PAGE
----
There are many other things that children can do besides sledding and ice skating.”
— Shannon Melideo, chair, Education Department at Marymount University
Winter weather often means limited open air playtime for some children. “It is very important for children to get as much outdoor activity as possible, but there are times when it is not safe for them to be outside for an extended length of time, or any time at all, because it is too cold. ” said Shannon Melideo, chair of the Education Department at Marymount University in Arlington. “There are many other things that children can do besides sledding and ice skating.”
While experts say many parents fear that too much time spent inside can lead to cabin fever, they add that there are a myriad of ways to have winter fun without leaving the warmth of your home. “There are numerous creative opportunities for children to express themselves indoors. Parents can sneak in educational experiences when the children don’t know it,” said Melideo, who lives in Reston.
Paula Keyes Kun, spokeswoman for the American Alliance for Health, Physical Education, Recreation, and Dance (AAHPERD) and the National Association for Sport and Physical Education (NASPE) offers activity ideas that are geared for outdoor play, but that can easily be adapted for indoors. “Pretend you are at a zoo. Identify an animal: Move and sound like that animal. Pretend to be a growing flower: First you are a tiny seed in the ground, and then grow into a big flower.”
Other imaginative indoor play ideas Kun offered include asking children to pretend to be a balloon, first without air, then being blown up, floating around and finally being popped. Asking a child to pretend to move like different foods, such as melting like a popsicle or popping like popcorn, is also fun and creative.
Put a pen to paper, say experts. “Because of texting and email, many children don’t spend time writing ‘snail mail,’ said Christie Westermann, a fourth grade teacher at Norwood Elementary School in Potomac, Md. “Children can decorate blank postcards, learn how to properly address a piece of snail mail and write special notes to friends and relatives.”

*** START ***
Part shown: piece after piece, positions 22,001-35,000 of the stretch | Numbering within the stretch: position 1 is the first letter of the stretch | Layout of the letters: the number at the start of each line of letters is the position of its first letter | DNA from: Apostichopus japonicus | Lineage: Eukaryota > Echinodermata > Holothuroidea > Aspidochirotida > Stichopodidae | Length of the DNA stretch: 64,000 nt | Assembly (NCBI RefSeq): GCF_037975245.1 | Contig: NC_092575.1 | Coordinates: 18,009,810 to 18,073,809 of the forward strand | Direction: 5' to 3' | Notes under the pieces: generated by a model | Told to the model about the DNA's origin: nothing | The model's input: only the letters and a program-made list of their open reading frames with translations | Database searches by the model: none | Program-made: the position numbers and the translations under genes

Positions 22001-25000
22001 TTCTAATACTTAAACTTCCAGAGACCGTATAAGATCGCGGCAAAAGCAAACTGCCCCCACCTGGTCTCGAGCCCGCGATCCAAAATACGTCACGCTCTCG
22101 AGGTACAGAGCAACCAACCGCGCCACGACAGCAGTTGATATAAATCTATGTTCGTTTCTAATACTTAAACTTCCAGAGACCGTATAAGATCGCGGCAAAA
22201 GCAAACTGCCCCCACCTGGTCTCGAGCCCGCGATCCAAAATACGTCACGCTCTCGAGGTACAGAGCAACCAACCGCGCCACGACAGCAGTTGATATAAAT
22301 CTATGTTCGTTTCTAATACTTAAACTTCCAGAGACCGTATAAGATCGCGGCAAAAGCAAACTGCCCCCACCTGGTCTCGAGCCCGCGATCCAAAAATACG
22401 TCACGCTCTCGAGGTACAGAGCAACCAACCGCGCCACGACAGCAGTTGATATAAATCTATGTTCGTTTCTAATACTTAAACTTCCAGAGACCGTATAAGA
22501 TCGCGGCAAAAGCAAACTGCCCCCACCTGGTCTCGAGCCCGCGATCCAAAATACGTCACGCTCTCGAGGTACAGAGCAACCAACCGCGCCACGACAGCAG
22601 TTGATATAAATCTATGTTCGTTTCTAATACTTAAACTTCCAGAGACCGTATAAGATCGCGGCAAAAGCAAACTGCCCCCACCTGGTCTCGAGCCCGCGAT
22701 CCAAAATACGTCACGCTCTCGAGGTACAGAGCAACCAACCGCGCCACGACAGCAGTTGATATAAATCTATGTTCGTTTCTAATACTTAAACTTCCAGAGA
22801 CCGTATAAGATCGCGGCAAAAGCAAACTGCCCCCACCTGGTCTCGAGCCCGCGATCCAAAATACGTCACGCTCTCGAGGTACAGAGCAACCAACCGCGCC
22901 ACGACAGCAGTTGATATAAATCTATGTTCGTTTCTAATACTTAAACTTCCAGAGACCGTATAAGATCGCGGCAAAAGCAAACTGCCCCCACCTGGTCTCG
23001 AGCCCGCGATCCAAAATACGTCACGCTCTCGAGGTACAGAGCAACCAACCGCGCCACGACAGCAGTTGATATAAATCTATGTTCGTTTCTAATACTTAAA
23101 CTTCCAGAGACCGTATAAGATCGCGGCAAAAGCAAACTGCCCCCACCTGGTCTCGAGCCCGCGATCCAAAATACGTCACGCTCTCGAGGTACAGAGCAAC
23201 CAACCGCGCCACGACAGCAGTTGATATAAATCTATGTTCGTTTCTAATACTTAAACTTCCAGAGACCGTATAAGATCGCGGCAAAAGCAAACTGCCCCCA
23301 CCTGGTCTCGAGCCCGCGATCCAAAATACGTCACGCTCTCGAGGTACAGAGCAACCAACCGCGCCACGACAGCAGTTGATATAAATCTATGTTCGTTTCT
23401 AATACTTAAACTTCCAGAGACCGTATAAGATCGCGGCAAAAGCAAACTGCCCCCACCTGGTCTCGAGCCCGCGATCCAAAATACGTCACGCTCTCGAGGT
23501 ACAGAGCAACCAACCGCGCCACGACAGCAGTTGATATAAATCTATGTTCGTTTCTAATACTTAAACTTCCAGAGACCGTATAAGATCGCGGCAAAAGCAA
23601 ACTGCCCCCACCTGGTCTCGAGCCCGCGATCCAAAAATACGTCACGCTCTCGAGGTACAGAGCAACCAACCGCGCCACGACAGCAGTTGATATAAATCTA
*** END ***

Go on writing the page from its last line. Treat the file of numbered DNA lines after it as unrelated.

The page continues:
Melideo agrees that writing can be a fun and educational indoor activity, and suggests writing thank-you notes for holiday gifts as well as making Valentine’s Day cards for family and friends. She says this is an ideal way to incorporate writing skills with fun: “You have to ask yourself what your child can do developmentally,” she said. “If they can write their name, then they can make the rest of the card with stickers. Children can make two or three each day and they will have something they are proud of, and family members always need to be told they are loved.”
Fourth grade teacher Alysha Akbar, a graduate student in the education program at George Mason University in Fairfax, adds, “While the winter weather has prevented my fourth graders from enjoying outdoor recess, the cold has not kept their hands idle,” she said. “Many of my students enjoy making beautiful, three-dimensional snowflakes. We hang them from the ceiling and they are very simple to make. The children also keep busy indoors playing with Lego blocks, drawing and, of course, reading.”
Melideo says that creating a family photo album where children get to create the captions or playing a game of charades are also great indoor pastimes. “Play charades with a theme, where maybe one person comes up with clues, throws them into a hat around a theme like the holidays or a family experience. Children are using creativity, memory, connecting in a fun way and getting excited an expressing themselves.
Westermann adds that students can practice math skills while whetting their taste buds by choosing a favorite dish to prepare: “Have your children dream up something yummy to eat [like] cookies, brownies or cinnamon rolls, then look online for a kid-friendly recipe,” she said. “Children can hone their math skills through measuring. Monkey bread is a fun, easy and yummy recipe for children.”
Using modern technology to connect with family members who live in other parts of the country is another indoor pastime, say experts. “Call, Skype or Facetime and read to grandparents or other family members,” said Melideo. “Children practicing reading before for an audience helps them develop fluency. Parents should encourage them to rehearse beforehand. They can also read a poem or something that they wrote. This is also a self-esteem boosting exercise because they get positive feedback from the grandparents or relatives.”
Melideo concludes by suggesting scavenger and treasure hunts: “You can even start with an outdoor hunt where the treasure brings them back inside to find hot cocoa and cookies.”